2 assessment program provides critical support to states to develop the next generation of assessment.); Permits computer adaptive assessments allowing for above and below grade level testing. (NOTE: With no restrictions on how these tests are used, any students can be held to below grade-level standards. There is also very limited research on how these assessments can be used for accountability and whether they are valid for measuring the actual performance of students with disabilities and English learners.) Students with Disabilities: The Kline bill permits states to develop alternate achievement standards for students with the most significant cognitive disabilities. However, the Kline bill: Does not require states establish any parameters to determine which students should be assessed in this category; and Does not set a cap on the number of students included in this assessment. Under current law, this policy is established through regulation. The proposal in the Kline bill eliminates the 1% and 2% caps in the regulation, both of which seek to ensure schools are still held accountable for the achievement of students with disabilities. Upon implementation of these caps, we have seen massive over-use of 2% assessments, leading to overclassification of students and gross inequity in access to quality curriculum. Not only does the Kline bill eliminate the caps, H.R. 5 prohibits the Secretary from reestablishing a cap on the students. With these provisions: All students with disabilities can be taught to a much lower standard than their peers; Large numbers of students with disabilities may be prevented from receiving a regular high school diploma; and This provision creates an incentive to over-identify children who are behind for special education to include them in the lower standard. Over-representation of low-income and minority students is already a problem in practice, and this provision could exacerbate that problem more. English Learners: The Kline bill includes requirements that States establish English language proficiency standards and assessments. It does not, however, include requirements to improve English learner achievement over time, nor does it include requirements to establish native language assessments. In addition, H.R. 5 would allow districts to delay scores of English Learners in state accountability systems for two years on reading and three years on math assessments, increased from the one year delay allowed in current law. This threatens to dilute 2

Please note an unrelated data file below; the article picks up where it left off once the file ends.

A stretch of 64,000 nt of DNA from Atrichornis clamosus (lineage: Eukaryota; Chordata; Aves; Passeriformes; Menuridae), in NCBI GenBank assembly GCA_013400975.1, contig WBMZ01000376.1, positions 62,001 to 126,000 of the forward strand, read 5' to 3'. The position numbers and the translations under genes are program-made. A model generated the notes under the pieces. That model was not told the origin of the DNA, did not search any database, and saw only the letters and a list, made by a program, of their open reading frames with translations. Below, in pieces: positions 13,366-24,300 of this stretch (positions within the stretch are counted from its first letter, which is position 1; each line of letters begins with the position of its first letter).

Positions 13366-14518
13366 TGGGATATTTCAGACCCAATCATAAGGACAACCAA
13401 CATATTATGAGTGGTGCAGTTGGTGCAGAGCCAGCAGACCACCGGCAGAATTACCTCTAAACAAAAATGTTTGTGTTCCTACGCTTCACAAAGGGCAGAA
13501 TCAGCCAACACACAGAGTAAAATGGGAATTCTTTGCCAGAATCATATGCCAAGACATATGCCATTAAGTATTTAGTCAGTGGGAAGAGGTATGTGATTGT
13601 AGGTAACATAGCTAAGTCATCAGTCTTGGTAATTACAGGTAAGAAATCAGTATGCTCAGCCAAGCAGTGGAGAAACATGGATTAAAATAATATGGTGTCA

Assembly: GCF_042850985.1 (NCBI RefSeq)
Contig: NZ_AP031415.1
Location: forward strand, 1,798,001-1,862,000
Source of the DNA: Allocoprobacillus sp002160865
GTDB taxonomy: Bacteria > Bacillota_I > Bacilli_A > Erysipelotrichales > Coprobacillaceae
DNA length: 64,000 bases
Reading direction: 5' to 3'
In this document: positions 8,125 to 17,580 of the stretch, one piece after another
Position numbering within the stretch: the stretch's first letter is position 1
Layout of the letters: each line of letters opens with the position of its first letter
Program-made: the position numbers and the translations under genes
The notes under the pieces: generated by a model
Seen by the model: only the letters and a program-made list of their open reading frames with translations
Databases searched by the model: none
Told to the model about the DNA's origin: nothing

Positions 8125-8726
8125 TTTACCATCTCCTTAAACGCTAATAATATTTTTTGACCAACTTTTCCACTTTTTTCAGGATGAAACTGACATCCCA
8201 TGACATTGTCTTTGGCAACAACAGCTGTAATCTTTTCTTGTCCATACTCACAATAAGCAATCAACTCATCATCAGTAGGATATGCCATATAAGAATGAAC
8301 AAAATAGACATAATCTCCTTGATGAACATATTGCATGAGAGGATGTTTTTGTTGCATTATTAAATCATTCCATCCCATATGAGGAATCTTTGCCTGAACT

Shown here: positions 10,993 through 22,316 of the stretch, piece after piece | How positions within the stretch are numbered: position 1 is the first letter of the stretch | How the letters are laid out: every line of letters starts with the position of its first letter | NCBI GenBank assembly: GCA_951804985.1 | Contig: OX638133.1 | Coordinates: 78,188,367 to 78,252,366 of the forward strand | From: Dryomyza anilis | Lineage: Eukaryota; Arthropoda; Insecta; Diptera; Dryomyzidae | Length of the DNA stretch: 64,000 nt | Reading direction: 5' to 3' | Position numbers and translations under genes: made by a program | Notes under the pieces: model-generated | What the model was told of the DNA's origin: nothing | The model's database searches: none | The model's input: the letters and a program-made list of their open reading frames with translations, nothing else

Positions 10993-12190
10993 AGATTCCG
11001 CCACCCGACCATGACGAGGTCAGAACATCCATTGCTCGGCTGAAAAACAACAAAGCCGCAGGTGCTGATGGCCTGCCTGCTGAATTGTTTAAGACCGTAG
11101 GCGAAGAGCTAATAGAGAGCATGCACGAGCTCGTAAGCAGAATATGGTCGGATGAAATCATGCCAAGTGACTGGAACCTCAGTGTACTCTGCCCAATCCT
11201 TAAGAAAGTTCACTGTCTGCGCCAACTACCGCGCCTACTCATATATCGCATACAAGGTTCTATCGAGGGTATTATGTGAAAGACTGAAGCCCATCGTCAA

3 accountability for English Learner students, allowing schools and districts to ignore the unique learning needs of this population. Prohibitions: In the Kline bill, the Secretary is prohibited from creating any incentives for states to join any common efforts on standards and assessments. This would prohibit the Secretary from incentivizing participation in the Common Core standards and assessments through activities such as awarding competitive grants for implementation of innovative reforms. The bill then explicitly asserts that states, rather than the federal government, retain authority over education. H.R. 5 also prohibits the use of federal funds for sex education instruction or the distribution of obscene material. Accountability: The Kline bill requires states to establish an accountability system and school improvement system to evaluate schools annually. The system: Must look at test scores and can include undefined multiple measures (NOTE: The bill does not establish any weights for these measures, leaving it vague and undefined what accountability systems would actually measure); and Must consider overall performance of students and of subgroups (the bill adds military dependent students as a subgroup population for whom schools must report achievement data). The Kline bill: Does not require an overall goal for achievement; Does not require performance targets so that schools improve each year; Does not require graduation rates to be included; Does not include language on n-size which would allow states to establish any subgroup size allowing states to hide hard to teach students from accountability measures entirely; and Does not establish any parameters for identifying or improving low-performing schools. Therefore, H.R. 5 provides no federal guardrails for student achievement. There would be no expectation that students graduate from high school. There would be little transparency for how schools are evaluated and little consistency from district to district or state to state. Additionally, subgroup performance could again be masked and go unaddressed due to no n-size restrictions. School Improvement: The Kline bill contains vague language requiring a system of improvement for low-performing schools that includes interventions. However, the Kline bill: 3